Karl off the leash

On the eve of his ul­ti­mate test, the morn­ing an­chor is un­re­pen­tant, writes Holly Byrnes

Herald Sun - Switched On - - On The Couch -

KARL Ste­fanovic’s fit­ness for the job of TV an­chor is one of those wa­ter cooler con­ver­sa­tions that never seems to quit.

But in this case, it’s his ac­tual phys­i­cal stam­ina that in­spires the first belly laugh from the busy To­day show host as he runs be­tween the stu­dio and his car, au­di­bly puff­ing.

‘‘ How am I go­ing?’’ he says, be­tween deep breaths. ‘‘ Am I ready for the Olympics or what?’’

Whether he’s up to the task is a ques­tion even Ste­fanovic asks him­self with only days un­til he flies out to help an­chor Nine’s cov­er­age of the Lon­don Games.

‘‘ I am across sport, but I don’t think any­one at Nine would think they’re across the Olympics be­cause we haven’t had the rights for years. ‘‘ There’s an el­e­ment of this be­ing a very big job and I have to get across it or peo­ple find you out.’’

Six months of prepa­ra­tion, bon­ing up on Aus­tralia’s ma­jor medal hopes, as well as a broader brief about the host city and its stag­ing of the Games, il­lus­trates how de­ter­mined Ste­fanovic is to get this gig right.

He will front cov­er­age each night from 6.30pm, play­ing ‘‘ traf­fic cop’’ — a com­bi­na­tion of in­tro­duc­ing events and in­ter­view­ing star ath­letes.

Tak­ing on the chal­lenge, on top of his To­day show du­ties and a rov­ing role on 60 Min­utes, is as much about keep­ing him­self stim­u­lated be­fore mak­ing a de­ci­sion about what he does next.

With his Chan­nel 9 deal ex­pir­ing at the end of this year, there has been con­stant chat­ter Ste­fanovic may be up for a chan­nel change.

And if you be­lieve the ru­mour mill, Ste­fanovic’s mates in high places — in­clud­ing Nine boss David Gyn­gell and Ten chair­man Lach­lan Mur­doch — are arm-wrestling to keep or snare the Gold Lo­gie win­ner for their net­works.

His sneer­ing crit­ics would sug­gest the 37-year-old’s re- cent ca­reer suc­cesses re­flect his pow­er­ful bud­dies rather than his 20 years of ex­pe­ri­ence and calm han­dling of nat­u­ral dis­as­ters such as the Queens­land floods or Christchurch earth­quake.

It’s an as­sump­tion Ste­fanovic ad­mits an­noys him but is out of his hands.

‘‘ I can’t con­trol what peo­ple say about my re­la­tion­ships with peo­ple, I just have to work on what I do. If some­one wants to em­ploy me, it’s go­ing to be less about my abil­ity to get on with the boss and more to do with my abil­ity to get on with the au­di­ence,’’ he says.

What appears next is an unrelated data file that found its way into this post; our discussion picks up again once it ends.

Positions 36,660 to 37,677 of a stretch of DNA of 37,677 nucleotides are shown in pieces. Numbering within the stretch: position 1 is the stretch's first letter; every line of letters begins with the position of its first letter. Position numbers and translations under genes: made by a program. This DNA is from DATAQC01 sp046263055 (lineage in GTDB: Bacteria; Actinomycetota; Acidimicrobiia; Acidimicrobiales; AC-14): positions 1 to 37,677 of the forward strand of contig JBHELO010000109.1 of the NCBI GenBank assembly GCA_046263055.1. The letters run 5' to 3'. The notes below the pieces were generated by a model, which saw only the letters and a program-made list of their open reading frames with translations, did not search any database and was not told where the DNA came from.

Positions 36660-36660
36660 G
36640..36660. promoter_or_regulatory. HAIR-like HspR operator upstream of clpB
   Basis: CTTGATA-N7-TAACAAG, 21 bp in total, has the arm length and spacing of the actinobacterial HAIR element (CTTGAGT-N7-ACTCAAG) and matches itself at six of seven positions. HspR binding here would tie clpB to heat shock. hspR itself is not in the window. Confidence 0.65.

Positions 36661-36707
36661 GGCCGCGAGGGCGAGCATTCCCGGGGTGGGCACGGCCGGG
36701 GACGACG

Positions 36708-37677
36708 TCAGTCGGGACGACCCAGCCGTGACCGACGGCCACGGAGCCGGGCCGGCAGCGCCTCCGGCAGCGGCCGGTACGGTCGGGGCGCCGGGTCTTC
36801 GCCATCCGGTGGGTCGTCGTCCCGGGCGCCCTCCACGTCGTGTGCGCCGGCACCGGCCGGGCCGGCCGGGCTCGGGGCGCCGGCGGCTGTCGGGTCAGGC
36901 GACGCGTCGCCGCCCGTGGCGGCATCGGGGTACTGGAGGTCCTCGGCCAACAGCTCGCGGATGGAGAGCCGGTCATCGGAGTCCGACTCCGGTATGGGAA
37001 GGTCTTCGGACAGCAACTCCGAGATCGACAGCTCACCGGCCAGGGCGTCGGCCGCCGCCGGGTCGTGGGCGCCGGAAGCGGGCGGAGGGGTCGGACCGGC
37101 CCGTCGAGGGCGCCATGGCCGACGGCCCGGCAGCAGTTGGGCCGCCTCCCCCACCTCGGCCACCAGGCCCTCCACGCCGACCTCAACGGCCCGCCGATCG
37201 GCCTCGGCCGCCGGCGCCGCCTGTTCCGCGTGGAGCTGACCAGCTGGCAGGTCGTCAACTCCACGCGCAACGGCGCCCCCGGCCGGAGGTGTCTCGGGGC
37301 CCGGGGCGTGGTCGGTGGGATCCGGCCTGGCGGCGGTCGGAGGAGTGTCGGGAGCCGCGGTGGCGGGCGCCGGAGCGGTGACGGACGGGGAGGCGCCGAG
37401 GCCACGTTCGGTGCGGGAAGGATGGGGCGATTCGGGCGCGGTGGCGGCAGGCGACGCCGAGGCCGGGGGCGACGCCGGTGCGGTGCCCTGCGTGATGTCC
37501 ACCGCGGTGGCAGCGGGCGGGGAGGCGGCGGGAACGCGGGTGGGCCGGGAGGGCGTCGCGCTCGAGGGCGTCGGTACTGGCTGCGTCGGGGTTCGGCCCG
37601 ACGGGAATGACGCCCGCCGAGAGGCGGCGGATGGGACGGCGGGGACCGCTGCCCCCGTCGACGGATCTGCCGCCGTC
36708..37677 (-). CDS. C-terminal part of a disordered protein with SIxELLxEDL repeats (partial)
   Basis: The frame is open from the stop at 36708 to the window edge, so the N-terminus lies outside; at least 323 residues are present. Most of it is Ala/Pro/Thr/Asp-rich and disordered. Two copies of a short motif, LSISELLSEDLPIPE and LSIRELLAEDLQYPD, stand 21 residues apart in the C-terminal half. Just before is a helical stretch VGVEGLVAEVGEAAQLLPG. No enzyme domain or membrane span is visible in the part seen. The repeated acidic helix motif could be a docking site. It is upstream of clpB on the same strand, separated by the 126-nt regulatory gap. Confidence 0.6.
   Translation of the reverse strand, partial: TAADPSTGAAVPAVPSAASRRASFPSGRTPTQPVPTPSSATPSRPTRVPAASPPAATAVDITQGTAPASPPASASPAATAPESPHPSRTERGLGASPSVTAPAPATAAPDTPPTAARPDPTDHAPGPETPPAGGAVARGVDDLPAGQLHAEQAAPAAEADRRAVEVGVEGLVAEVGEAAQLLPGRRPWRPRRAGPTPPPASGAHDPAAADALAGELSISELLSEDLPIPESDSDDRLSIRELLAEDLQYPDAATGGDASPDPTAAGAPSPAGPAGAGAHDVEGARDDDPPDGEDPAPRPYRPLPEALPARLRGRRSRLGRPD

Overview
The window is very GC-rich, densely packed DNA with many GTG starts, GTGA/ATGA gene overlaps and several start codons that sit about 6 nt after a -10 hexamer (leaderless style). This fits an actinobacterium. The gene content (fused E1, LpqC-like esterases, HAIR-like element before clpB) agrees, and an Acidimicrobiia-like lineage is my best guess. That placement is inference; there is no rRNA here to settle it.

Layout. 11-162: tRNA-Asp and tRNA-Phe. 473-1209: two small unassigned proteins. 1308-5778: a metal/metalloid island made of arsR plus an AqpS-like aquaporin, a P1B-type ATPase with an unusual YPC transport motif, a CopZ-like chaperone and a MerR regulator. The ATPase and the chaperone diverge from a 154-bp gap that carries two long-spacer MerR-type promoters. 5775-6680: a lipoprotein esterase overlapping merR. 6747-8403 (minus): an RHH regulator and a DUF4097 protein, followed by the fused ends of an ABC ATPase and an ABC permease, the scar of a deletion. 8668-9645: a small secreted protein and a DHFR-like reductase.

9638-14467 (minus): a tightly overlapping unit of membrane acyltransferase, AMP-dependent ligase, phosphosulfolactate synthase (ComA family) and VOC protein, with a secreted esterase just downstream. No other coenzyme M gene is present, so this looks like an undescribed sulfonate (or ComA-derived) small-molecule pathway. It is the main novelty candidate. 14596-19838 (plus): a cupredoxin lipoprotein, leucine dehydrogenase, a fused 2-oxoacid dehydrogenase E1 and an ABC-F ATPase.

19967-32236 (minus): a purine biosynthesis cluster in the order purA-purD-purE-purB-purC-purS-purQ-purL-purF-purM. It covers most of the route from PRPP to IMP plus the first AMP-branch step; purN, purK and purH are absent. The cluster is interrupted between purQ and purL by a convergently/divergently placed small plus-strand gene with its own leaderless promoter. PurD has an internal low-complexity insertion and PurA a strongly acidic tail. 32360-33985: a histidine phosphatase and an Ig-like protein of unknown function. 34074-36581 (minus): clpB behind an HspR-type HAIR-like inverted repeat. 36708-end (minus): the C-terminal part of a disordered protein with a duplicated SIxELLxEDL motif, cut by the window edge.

Ste­fanovic de­nies any job of­fer from Mur­doch has been made, say­ing, ‘‘ It’s just some­thing that peo­ple as­sume be­cause he works at Chan­nel 10 that there would be some­thing hap­pen­ing there for me’’.

Be­sides, he says, he has an Olympics gig to get through un­scathed be­fore sit­ting down with wife Cassie and de­cid

ing on his fu­ture.

Avoid­ing trou­ble is eas­ier said than done for the self­styled joker.

His last over­seas jaunt to Bri­tain for the Royal wed­ding landed him in the head­lines for some high-jinks, specif­i­cally a toe-suck­ing in­ci­dent with To­day co­hort Ben Ford­ham.

Re­minded of the head­lines, Ste­fanovic emits a Mut­ley-like chuckle.

‘‘ What about that? Look I was very tired that day and I was just demon­strat­ing the Sarah Fer­gu­son tech­nique, in light of the royal fam­ily hav­ing a wed­ding.’’

As re­pen­tant as he gets, he says, ‘‘ Look I do have a good time and I will. But some­times I go too far and clearly that time I lost sense of my re­spon­si­bil­i­ties.’’

Just don’t ex­pect the halo to al­ways fit, Ste­fanovic adds.

Even af­ter be­ing pub­licly re­buked for his in­fa­mous postLo­gies per­for­mance when he ap­peared in­tox­i­cated on air, Ste­fanovic says he won’t curb his en­thu­si­asm.

‘‘ It’s get­ting harder and harder for peo­ple to be dif­fer­ent and to be nor­mal and en­joy things in life. Wher­ever you go there are fun po­lice and peo­ple watch­ing. That’s not to say this job doesn’t come with

Liz Cam­bage, Shane Perkins and Craig Mot­tram (top right) are set to com­pete

at the Games.

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